This is Brooks’ fourth film as a director and there is a real sense of him settling into his groove.
The completely correct order for watching Frankenstein movies is as follows: James Whale’s Frankenstein and The Bride of Frankenstein, Abbott and Costello Meet Frankenstein and Mel Brooks and Gene Wilder’s brilliant parody Young Frankenstein. These are the cream of the crop of Frankenstein works. Purists might quibble that Son of Frankenstein should be ranked before the two comedies, but it’s missing Karloff’s monster, a void that places it at the top of the next tier of films bearing the name Frankenstein.
Or is it Frankensteen? According to legend – the source of the legend being the director himself – Mel Brooks was terrified of the monster when, as a boy, he saw James Whale’s film upon its release. Decades later, he noticed Wilder working out an idea on a legal pad during the actor’s downtime on the set of Blazing Saddles. When queried, Wilder pitched the idea of Frederick Frankenstein, the grandson of Victor Frankenstein, who is so ashamed of the family name he willfully mispronounces it while pursuing his own career in science. Frederick is lured back to Transylvania to continue his grandfather’s work. Wilder wanted to collaborate with Brooks on this endeavor and after a $57 retainer exchanged hands their new partnership was struck. The film that so terrified Brooks as a boy that he begged his mother to close the windows of their apartment in Brooklyn so the monster could not get in and eat him was about to guide Brooks through what he still considers his finest work.
The story of the making of Young Frankenstein offers very little drama or gossip. The biggest hurdle Brooks and Wilder faced when shopping the film around the studios was their insistence that the comedy be filmed in black and white. Black and white films were for nostalgia and late-night hours on television. This was the ‘70s. The technology for making color films improved yearly. To defy industry standard was madness and studio after studio begged Brooks to reconsider, but he and Wilder refused. Finally, the project reached the desk of Alan Ladd, Jr., the son of a movie star who ran Twentieth Century Fox. Ladd was an executive who didn’t mind taking risks when they seemed appropriate, so he gave a green light to Young Frankenstein much in the same way he would another little film everyone else passed on called Star Wars.
If parodies don’t give their source materials new life, they offer layers to those curious enough to see what the laughs are based on. Brooks and Wilder are incredibly faithful to Whale’s films. Collecting props wasn’t a big business in the first decades of film. What couldn’t be repurposed was deemed disposable and free to anyone willing to take it. This was true of the bulbous lab equipment from Frankenstein. Brooks tracked down the original props once he learned they had survived and put them in the film. As if building his own connective totem, Wilder seems to have built his character around Colin Clive’s most famous moment. Playing Victor Frankenstein for Whale, Clive bellows “It’s alive! It’s alive!” Wilder’s Frederick is built around that moment. He is as manic as all Frankensteins, a pendulum of highs and lows swayed by his brilliance.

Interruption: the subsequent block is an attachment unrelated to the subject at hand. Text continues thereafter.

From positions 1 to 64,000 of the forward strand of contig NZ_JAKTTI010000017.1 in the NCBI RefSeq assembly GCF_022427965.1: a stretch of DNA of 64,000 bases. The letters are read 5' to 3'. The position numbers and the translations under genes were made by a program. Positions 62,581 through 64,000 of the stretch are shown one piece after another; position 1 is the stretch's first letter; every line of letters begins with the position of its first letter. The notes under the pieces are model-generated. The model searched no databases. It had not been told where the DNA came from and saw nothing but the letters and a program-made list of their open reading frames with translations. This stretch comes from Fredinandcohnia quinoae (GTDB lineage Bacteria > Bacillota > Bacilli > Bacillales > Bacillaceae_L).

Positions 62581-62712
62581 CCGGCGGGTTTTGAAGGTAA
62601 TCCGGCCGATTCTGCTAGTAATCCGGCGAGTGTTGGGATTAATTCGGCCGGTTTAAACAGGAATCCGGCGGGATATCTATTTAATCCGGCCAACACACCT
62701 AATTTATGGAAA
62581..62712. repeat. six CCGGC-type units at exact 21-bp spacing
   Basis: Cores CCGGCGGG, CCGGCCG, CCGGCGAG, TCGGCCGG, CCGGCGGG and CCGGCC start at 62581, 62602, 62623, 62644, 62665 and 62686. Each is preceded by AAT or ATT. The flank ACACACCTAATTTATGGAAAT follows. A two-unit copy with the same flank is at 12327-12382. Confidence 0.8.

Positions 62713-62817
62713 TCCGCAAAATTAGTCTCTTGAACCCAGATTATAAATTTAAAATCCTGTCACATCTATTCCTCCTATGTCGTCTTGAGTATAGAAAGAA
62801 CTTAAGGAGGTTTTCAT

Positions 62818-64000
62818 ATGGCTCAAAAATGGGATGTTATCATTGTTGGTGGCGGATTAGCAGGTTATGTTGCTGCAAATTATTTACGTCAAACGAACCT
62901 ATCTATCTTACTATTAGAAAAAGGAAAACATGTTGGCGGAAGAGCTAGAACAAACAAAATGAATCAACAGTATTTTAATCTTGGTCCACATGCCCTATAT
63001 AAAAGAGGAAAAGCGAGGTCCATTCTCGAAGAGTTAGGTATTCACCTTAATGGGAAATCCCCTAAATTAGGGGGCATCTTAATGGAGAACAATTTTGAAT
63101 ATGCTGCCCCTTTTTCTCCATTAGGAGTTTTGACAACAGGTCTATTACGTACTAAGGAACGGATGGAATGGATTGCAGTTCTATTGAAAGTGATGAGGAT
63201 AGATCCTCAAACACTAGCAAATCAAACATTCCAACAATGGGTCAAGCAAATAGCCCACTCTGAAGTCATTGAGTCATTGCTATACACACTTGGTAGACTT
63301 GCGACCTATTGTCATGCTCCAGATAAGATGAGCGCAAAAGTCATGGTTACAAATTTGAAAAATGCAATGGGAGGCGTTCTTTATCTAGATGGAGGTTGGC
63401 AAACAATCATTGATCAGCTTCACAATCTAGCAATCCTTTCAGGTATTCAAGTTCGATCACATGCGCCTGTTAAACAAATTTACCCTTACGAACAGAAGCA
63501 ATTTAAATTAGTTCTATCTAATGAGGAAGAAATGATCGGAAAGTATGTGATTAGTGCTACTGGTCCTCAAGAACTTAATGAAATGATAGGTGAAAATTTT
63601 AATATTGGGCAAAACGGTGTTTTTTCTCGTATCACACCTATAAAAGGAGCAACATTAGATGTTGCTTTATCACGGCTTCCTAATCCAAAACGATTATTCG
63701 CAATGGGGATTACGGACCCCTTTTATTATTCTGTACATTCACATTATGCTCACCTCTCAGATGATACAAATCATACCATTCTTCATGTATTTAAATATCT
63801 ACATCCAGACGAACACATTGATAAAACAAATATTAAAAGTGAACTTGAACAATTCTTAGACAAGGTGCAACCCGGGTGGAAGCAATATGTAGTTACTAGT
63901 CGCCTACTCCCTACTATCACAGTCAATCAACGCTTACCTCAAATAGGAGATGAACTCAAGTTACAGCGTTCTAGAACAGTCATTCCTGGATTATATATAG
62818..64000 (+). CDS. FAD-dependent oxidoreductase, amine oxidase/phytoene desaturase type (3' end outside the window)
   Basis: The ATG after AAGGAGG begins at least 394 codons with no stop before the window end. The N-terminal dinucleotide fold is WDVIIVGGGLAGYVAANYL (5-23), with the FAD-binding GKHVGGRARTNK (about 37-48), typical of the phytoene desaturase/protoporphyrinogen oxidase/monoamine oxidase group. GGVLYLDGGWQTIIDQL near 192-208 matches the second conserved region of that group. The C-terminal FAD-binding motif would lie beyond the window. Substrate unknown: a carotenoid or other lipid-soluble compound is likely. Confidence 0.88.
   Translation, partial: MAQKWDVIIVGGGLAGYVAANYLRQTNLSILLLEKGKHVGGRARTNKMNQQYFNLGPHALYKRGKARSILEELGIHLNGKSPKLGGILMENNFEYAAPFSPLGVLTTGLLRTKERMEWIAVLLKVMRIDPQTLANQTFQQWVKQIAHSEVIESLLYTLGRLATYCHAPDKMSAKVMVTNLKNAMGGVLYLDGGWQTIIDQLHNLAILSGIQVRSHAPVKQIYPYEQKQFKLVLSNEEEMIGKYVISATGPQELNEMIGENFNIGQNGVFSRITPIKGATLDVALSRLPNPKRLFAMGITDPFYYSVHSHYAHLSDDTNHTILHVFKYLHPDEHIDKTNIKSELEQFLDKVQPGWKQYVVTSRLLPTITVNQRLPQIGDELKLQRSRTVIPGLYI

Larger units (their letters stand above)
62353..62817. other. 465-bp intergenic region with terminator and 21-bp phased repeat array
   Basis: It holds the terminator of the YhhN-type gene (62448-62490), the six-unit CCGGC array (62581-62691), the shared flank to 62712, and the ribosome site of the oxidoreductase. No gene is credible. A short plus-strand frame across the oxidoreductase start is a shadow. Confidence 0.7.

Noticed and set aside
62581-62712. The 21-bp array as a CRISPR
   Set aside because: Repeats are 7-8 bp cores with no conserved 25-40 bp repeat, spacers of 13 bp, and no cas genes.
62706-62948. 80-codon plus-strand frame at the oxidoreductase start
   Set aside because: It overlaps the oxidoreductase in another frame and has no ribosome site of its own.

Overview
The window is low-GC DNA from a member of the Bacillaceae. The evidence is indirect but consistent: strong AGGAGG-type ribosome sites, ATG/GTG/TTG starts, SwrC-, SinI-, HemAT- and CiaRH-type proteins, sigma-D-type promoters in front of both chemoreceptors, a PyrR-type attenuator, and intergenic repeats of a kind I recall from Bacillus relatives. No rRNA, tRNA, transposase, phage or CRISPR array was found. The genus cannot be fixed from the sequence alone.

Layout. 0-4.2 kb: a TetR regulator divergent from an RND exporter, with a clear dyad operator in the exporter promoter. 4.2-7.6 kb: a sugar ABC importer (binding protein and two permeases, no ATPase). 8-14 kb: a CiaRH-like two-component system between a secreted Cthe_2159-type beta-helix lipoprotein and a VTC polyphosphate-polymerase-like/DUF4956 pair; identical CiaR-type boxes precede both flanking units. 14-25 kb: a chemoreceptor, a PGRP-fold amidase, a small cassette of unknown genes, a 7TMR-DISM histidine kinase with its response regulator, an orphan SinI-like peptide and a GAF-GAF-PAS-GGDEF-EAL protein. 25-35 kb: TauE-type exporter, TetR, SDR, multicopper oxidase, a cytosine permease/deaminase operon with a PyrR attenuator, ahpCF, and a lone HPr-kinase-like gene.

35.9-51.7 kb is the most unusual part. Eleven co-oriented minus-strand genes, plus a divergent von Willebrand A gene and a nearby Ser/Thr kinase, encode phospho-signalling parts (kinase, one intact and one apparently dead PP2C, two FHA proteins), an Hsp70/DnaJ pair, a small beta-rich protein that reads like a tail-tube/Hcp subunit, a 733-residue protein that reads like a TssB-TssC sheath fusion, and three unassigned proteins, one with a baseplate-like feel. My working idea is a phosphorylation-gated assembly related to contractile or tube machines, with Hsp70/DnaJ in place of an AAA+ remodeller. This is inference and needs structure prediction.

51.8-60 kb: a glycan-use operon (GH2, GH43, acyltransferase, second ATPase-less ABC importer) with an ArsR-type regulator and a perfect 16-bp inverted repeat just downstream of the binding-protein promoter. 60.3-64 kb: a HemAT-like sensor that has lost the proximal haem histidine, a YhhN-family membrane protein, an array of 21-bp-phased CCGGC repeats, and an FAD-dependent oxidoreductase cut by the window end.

This is Brooks’ fourth film as a director and there is a real sense of him settling into his groove. That there was a debate about the black and white filmstock seems ludicrous in retrospect. The lack of color adds so much to the mood and tone of the film, allowing the comedy to play off the spooky elements of the subtle horror tropes of the ‘30s. Wilder is surrounded by a cast of brilliant comic actors including Marty Feldman as Igor, Teri Garr as the beautiful lab assistant Inga, Madeline Kahn as Elizabeth and Cloris Leachman as the scene-stealing Frau Blucher. But no Frankenstein film is complete without its monster and Peter Boyle makes Karloff proud with his performance. His scene with Gene Hackman, who plays the blind man in the cabin, is lifted directly from Bride of Frankenstein, but instead of the blind man teaching the monster to speak and read until the day some hunters discover them, Hackman simply abuses Boyle throughout the scene. Both men were known for drama at the time, but their scene together is possibly the funniest in the film.
Young Frankenstein is the clearest indicator of what Brooks is about to make of his directing career. The sheer inventiveness of The 12 Chairs and the utter anarchy of Blazing Saddles has here settled into a bawdy comic sensibility that always pushes for the laugh. And laugh they did on the set of Young Frankenstein, so much so that Wilder was constantly ruining takes. Legend has it – again a legend originated by Brooks – that test audiences were subjected to a two-and-a-half-hour cut of the movie. Jokes were pitched on the set all the time and Brooks not only filmed them all but appears to have put them in his initial edit. He promised those audiences that he would trim an hour and make a classic and was true to his word.
1974 was a very good year for Mel Brooks. It began with Blazing Saddles and ended with Young Frankenstein, the first and fourth highest grossing films of the year. He went from a madcap character people liked having lunch with to a comic force in the movie business who no one could say no to.